By Jerry Nelson & Stasha Malcolm
The Rotary Club of Oroville Sunrise, District 5180 contacted Chiang Mai International Rotary Club (CMIRC) asking if we would be willing to be the host club for a Rotary Global Grant Scholarship for Stasha Malcolm. We agreed and that turned out to be one of the very best decisions our young club has made. We asked her to contribute to this month’s bulletin. Her article is below, but I should first mention that in addition to the wonderful work she has outlined, Stasha is very involved in CMIRC activities and projects and she has offered to be the primary to establish an Interact Club!
District 5180 gave Stasha her first PHF. Shown here Stasha, DG Anusit Puvaseth and his lovely wife Ampan Puvaseth
Currently I am about halfway through my second semester, which means my year of coursework is almost complete! I began the MA program with a broad idea for thesis research, focused on Myanmar’s current political transition. I also knew I was passionately interested in issues surrounding hydropower development (dam building) on the Mekong and Salween Rivers. Linking these interests, I have begun to narrow down my proposed research to “How State-Led Development is Undermining Myanmar’s Peace Process – A case study of the Hatgyi Dam project in Karen State, Myanmar”. This will be a critical narrative of development within ethnic states of Myanmar and analysis of the effect the continuation of those contested projects are having on the success of the peace-building process between ethnic armed groups, the Burmese military, and the newly-elected government.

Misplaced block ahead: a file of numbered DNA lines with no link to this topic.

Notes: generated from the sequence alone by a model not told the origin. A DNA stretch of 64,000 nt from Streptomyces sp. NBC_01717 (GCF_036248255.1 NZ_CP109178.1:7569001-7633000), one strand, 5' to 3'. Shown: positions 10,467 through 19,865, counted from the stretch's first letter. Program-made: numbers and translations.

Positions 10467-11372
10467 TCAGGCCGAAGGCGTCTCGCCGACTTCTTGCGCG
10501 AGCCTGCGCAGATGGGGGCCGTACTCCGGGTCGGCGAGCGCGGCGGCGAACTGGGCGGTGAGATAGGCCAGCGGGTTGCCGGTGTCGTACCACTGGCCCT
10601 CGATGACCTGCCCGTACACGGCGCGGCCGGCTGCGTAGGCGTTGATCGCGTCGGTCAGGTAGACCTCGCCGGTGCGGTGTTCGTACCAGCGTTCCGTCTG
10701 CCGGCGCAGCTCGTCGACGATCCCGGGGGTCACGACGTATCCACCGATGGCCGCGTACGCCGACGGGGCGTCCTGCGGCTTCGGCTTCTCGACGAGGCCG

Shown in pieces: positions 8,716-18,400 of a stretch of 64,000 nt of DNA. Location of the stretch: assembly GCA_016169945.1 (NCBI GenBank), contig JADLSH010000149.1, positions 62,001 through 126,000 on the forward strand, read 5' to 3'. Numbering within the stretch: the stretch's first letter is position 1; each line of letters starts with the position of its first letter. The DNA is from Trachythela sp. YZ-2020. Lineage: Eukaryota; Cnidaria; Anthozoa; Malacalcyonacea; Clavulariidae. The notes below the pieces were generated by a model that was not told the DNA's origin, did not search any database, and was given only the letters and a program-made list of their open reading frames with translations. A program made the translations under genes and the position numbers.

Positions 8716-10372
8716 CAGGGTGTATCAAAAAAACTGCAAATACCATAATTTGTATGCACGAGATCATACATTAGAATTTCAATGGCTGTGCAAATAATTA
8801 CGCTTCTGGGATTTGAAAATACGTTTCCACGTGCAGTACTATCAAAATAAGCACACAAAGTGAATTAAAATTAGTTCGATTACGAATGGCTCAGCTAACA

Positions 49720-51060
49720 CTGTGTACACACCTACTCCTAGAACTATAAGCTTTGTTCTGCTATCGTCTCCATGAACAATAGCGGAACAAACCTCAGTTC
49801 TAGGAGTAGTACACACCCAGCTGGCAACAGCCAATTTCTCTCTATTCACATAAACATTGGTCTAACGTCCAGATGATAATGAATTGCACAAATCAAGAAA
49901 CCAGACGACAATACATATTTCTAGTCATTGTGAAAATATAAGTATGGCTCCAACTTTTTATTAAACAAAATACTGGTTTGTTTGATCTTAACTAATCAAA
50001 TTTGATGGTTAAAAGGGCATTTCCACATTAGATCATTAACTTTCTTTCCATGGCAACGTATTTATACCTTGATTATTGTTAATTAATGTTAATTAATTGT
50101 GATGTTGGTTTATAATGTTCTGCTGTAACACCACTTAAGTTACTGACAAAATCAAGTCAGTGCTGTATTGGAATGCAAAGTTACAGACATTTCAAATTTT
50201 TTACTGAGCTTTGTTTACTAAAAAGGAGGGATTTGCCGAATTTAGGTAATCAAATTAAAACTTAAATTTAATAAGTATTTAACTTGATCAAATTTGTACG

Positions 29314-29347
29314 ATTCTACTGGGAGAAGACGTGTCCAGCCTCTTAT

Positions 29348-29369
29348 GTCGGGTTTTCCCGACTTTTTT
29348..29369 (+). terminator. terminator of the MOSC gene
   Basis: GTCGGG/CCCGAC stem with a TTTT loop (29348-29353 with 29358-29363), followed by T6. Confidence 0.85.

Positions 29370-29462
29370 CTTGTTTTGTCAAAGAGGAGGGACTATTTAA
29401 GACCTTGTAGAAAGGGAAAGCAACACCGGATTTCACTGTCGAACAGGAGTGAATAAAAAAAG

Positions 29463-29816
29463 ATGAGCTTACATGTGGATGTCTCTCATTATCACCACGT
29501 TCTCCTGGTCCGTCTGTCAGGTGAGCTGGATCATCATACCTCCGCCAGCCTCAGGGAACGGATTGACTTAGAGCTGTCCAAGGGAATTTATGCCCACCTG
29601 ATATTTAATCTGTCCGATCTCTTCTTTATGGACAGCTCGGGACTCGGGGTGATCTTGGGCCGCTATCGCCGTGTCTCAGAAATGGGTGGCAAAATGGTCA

My coursework last semester included one field trip to Chiang Khong & Bokeo (Laos) where we also visited the NGO “Rak Chiang Khong”. In February, I was able to meet with the Vice President of the Karen National Union here in Chiang Mai to establish a connection with her in order to facilitate future research for my proposed thesis. This semester, we will visit Baan Hin Laht Nai, a Karen village between Chiang Mai and Chiang Rai, to practice conducting Participatory Action Research in late March. Additionally, in April we will visit Mae Sot with the Trans border Studies elective course to visit various NGOs and local institutions.
Outside of school, I have been working on a Youth Empowerment service project to strengthen the network of Young Southeast Asian Leaders Initiative (YSEALI) participants in Northern Thailand. In 2014-2015, I was an intern with the Virtual Student Foreign Service, working with YSEALI (an initiative founded by President Obama in 2013). Following that internship, I continued involvement with YSEALI through my internship at the U.S. Consulate General, Chiang Mai in the summer of 2015. My passion about YSEALI led me to see the disjuncture between YSEALI members and YSEALI programs. As YSEALI doesn’t have a space for action in the day-to-day lives of members or alumni, I wanted to change that through creation of an empowering and service-focused space for YSEALI members of Northern Thailand to come together and find solutions to the problems within our community, countries, and region.
This leads me to two events coming this month to move my project forward: first, the U.S. Consulate is hosting a meeting on March 16 for local YSEALI alumni to come together and establish an “association”; second is the grand opening fair of the YSEALI Speaker Series at Chiang Mai University, hosted in partnership with the American Corner and Center for ASEAN Studies on March 29 (my birthday)! These events will be followed by a Speaker Series event in April, and hopefully an application workshop in June. The next goal of the association is to plan, propose, and host an YSEALI Generation Regional Workshop focused around the issue of Economic and Community Development. (For more information on YSEALI, visit yseali.state.gov).